[/quote]
It would be such a relief to have a woman do these kinds of tests, which is probably immature on my part. If I were in the cloister and had hardly even [i]seen[/i] a man for years, I would prefer a woman to do the pap smear! I did not know that certified nurses could do it also...[/background][/size][/font][/color] Edited by emmaberry

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Chiquitunga
[quote name='emmaberry' timestamp='1346707064' post='2477971'][color=#222222][font=Helvetica Neue', Arial, Verdana, sans-serif][size=4][background=rgb(255, 255, 255)]It would be such a relief to have a woman do these kinds of tests, which is probably immature on my part. If I were in the cloister and had hardly even [i]seen[/i] a man for years, I would prefer a woman to do the pap smear! I did not know that certified nurses could do it also...[/background][/size][/font][/color]
[/quote]

NO WAY is that immature! That is totally your personal decision, which must be respected. There are plenty of women in the world, also married, who prefer a woman obgyn.

p.s. I think the person who would tell you that is immature is the immature one. Edited by Chiquitunga

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andibc
[quote name='somethingfishy' timestamp='1346653580' post='2477814']
Women who have never been pregnant have an increased risk of breast, ovarian and uterine cancer.[/quote]
This is probably linked to the use of contraceptives which are class 1 carcinogens. If you can link back to the study, it probably speaks to that issue. From what I have read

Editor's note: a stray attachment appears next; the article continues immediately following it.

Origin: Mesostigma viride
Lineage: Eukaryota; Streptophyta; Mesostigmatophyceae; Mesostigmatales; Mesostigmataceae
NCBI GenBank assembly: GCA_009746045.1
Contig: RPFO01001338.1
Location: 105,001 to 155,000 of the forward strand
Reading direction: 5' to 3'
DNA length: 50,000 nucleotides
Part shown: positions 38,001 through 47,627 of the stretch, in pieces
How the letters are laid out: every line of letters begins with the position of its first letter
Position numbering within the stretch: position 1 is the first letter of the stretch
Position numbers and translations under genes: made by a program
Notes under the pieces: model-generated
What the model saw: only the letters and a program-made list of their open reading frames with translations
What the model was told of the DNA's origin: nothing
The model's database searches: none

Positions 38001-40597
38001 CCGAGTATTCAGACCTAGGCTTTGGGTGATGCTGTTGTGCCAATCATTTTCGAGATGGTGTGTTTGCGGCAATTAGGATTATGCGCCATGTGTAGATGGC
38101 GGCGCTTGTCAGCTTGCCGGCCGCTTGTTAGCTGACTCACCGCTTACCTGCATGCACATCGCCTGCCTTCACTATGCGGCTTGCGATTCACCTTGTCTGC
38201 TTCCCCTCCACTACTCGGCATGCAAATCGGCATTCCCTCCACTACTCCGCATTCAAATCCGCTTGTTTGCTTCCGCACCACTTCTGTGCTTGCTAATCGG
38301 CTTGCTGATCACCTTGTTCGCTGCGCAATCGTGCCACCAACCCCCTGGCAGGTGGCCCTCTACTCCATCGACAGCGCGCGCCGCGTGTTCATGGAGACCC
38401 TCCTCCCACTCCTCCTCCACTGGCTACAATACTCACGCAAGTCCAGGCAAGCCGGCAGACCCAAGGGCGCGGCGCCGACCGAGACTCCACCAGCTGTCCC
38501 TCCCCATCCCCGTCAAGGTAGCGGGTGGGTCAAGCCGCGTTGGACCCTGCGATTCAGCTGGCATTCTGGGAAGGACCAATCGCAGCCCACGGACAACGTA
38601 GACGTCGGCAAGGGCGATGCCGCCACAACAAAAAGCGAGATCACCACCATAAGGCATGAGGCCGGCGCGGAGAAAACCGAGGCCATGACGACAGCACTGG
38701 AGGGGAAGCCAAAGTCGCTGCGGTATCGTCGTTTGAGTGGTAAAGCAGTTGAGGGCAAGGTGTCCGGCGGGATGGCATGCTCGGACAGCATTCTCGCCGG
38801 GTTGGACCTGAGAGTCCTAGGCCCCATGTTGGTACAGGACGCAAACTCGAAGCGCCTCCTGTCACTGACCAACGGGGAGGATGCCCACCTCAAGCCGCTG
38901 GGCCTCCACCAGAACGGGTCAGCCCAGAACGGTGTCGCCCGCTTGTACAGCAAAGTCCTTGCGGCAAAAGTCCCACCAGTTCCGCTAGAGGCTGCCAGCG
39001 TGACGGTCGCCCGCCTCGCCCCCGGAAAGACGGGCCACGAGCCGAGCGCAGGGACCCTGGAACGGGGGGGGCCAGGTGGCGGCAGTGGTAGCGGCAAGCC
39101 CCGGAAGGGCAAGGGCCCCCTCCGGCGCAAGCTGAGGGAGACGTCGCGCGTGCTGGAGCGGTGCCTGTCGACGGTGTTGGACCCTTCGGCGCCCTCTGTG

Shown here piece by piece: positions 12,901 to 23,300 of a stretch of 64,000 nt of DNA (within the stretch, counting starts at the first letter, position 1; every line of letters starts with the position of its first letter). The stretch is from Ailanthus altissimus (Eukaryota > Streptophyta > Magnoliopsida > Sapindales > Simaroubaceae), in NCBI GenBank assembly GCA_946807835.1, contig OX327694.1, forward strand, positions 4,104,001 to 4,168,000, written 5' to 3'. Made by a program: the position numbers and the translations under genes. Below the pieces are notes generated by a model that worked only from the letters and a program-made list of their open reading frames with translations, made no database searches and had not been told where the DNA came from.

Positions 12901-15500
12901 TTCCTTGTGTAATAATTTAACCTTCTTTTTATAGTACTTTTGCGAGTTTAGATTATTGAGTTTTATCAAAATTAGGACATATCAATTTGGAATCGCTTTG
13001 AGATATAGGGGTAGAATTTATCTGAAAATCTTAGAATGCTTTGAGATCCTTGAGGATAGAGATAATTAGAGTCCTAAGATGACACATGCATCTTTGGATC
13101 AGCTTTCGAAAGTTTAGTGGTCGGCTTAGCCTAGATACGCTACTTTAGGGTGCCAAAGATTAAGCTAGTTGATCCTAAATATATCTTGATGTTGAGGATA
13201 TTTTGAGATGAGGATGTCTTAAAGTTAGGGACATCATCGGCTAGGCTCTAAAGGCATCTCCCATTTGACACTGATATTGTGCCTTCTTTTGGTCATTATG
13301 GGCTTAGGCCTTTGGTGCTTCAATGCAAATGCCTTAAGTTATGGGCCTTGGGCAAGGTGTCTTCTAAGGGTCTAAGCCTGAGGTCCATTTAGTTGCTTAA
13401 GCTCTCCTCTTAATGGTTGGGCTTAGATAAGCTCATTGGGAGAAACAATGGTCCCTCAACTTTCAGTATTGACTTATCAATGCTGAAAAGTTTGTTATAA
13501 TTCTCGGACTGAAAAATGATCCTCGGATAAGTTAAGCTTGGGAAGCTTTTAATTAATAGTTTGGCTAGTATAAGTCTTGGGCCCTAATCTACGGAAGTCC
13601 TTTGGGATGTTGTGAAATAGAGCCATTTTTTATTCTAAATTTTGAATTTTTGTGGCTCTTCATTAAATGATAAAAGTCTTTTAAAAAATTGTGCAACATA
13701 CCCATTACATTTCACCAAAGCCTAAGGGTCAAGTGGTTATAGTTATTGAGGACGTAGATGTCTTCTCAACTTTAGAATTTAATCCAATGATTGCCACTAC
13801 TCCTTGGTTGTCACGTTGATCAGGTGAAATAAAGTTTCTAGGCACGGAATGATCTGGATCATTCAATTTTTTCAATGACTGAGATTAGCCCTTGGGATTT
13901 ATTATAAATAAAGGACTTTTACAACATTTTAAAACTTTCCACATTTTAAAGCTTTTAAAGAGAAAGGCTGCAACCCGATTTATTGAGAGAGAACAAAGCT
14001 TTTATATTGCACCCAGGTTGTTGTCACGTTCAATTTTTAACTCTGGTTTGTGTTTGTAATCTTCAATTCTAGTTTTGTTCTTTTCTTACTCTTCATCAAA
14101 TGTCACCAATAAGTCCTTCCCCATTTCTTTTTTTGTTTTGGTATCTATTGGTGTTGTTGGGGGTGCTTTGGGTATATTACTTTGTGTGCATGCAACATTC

[quote]Thus, sexually inactive women rarely develop cervical cancer[/quote]
http://www.webmd.com/cancer/cervical-cancer/tc/cervical-cancer-screening-health-professional-information-nci-pdq-significance
and while I can't site the source because I read it a few years ago, I do remember a study on the amazing over all health, rare cases of alzheimer and low rates of cancer in cloisters. I don't remember the orders, but the sisters were in habits, cloistered and they were getting growing. If I come across the article, I post it.

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emmaberry
[quote name='andibc' timestamp='1346708669' post='2477974']
This is probably linked to the use of contraceptives which are class 1 carcinogens. If you can link back to the study, it probably speaks to that issue. From what I have read

[url="http://www.webmd.com/cancer/cervical-cancer/tc/cervical-cancer-screening-health-professional-information-nci-pdq-significance"]http://www.webmd.com...dq-significance[/url]
and while I can't site the source because I read it a few years ago, I do remember a study on the amazing over all health, rare cases of alzheimer and low rates of cancer in cloisters. I don't remember the orders, but the sisters were in habits, cloistered and they were getting growing. If I come across the article, I post it.
[/quote]

Oh, yes. In A Right to Be Merry, Mother Francis says that Poor Clares made up a song called 'Poor Clares Seldom Die.'

You are probably right about the birth control linking to childless woman having increased rates of 'womanly' cancers. Safe to say the nuns probably don't have that issue.

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OnlySunshine
[quote name='emmaberry' timestamp='1346707064' post='2477971']